Image: Ton van de Merwe/Vimeo

People from different parts of the world look different, and sometimes it feels weird to ask why. But yes, there is in fact chemistry and genetics behind the way we look.

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Take a redhead’s freckled skin and red hair, for example. These traits come mainly from the way one gene controls the production of melanin, the pigments behind skin and hair color. A new video from the American Chemical Society’s Reactions channel walks through how that works.

Melanin-producing cells, called melanocytes, create not one, but two classes of melanin—pheomelanins, which produces yellow and red hair and all the pink parts of your body like your lips and your genitals, and eumelanin, which produces the darker colors. Eumelanin also absorbs the ultraviolet light hitting the skin, turning it into heat to protect the body’s DNA from the rays’ damaging effects. That’s why folks from regions with stronger sunlight tend to have darker colored skin—they have more sunlight to deal with, and require a stronger melanin shield.

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We even have some darker melanin called neuromelanin in our brains—but that flavor isn’t made by your skin’s melanocyte cells, and isn’t important for skin or hair color. More likely it helps your brain avoid damage from certain chemicals, according to a paper published in the journal Progress in Neurobiology back in 2005.

So, redheads have a version of a gene called MC1R that causes melanocytes to produce more of the pheomelanin, rather than the eumelanin—as a result, they have paler skin and the signature red hair. There’s even a magazine for redheads called MC1R. Huh.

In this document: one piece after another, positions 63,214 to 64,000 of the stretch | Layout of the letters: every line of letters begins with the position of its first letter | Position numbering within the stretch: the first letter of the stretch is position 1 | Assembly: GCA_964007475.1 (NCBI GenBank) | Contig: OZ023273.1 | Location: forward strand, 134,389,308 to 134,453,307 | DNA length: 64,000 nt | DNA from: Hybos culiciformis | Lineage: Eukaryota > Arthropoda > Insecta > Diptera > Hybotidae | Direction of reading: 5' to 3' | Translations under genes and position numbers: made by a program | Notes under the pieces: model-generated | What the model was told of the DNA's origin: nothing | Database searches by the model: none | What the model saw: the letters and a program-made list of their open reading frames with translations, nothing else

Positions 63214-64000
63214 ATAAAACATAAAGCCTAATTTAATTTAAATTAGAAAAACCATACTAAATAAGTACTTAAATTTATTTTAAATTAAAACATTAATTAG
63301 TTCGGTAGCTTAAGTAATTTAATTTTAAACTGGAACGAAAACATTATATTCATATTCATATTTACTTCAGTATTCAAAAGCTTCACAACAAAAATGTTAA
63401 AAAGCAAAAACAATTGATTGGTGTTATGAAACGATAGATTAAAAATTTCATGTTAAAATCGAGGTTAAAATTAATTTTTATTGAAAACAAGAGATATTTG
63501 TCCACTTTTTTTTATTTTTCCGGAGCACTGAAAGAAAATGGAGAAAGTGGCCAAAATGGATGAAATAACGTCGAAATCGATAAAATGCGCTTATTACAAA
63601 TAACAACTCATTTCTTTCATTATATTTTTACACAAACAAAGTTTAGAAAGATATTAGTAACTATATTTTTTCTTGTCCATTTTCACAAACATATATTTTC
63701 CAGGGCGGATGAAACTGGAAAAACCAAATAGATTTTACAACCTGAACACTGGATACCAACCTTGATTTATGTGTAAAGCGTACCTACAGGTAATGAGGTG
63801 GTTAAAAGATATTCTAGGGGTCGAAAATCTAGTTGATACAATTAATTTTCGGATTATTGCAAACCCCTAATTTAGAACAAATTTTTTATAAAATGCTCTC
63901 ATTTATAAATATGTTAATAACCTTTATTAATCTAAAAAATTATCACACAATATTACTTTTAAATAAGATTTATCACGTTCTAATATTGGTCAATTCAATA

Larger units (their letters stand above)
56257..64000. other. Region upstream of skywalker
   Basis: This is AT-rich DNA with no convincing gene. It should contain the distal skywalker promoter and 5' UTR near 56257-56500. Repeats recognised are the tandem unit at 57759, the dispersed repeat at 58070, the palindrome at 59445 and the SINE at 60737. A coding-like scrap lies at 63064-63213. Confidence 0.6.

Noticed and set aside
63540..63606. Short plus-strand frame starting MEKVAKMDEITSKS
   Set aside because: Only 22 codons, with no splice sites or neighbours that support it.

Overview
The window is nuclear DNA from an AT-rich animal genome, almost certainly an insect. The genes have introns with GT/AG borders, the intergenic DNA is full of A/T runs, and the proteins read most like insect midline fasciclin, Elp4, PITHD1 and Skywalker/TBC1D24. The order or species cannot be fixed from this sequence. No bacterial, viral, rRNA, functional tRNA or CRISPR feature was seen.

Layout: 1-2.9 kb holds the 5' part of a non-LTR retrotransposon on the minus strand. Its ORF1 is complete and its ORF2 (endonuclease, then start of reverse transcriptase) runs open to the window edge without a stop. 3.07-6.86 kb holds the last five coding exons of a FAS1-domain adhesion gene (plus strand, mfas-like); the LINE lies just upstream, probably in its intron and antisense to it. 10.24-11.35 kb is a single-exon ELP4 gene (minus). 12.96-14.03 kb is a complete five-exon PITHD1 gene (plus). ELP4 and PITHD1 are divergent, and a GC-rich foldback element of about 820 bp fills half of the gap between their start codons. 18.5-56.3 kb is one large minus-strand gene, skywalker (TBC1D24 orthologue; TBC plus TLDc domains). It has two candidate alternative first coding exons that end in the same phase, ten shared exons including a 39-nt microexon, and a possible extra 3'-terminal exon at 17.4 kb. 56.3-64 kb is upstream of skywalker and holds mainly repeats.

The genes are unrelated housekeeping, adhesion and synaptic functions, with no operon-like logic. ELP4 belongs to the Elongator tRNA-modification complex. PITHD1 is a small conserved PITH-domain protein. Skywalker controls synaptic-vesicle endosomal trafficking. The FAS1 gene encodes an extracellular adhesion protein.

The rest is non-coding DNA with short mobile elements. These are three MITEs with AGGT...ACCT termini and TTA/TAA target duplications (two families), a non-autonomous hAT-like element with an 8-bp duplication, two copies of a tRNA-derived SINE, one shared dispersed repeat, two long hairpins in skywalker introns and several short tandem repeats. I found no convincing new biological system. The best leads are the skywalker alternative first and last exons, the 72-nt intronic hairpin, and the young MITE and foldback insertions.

If you remember high school biology, red headedness is a recessive trait. At the most basic level, that means either both parents have to be redheaded to make a redheaded kid, or both parents must have at least one copy of the redheaded trait in their pair of MC1R genes. Again, using the simplest model, the odds change based on how many redheaded genes there are. There’s a 50 percent chance a kid will be redheaded if one parent has red hair and the other has a red hair recessive gene. There’s a 25 percent chance if neither parent has red hair but both have the recessive trait.

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The MC1R gene isn’t the only one responsible for red hair though, so the resulting story and numbers are a little more complex in reality.

And as far as that whole redheads feel more pain thing, the video cites studies that says redheads might need more anesthesia, and another says that redheads feel more heat-induced pain. Other studies say that redheads feel pain differently. Call us once you find an experiment that finds a cause.

Anyway, you are now armed with knowledge about redheads. Be nice as you use said knowledge.

[ACS Reactions]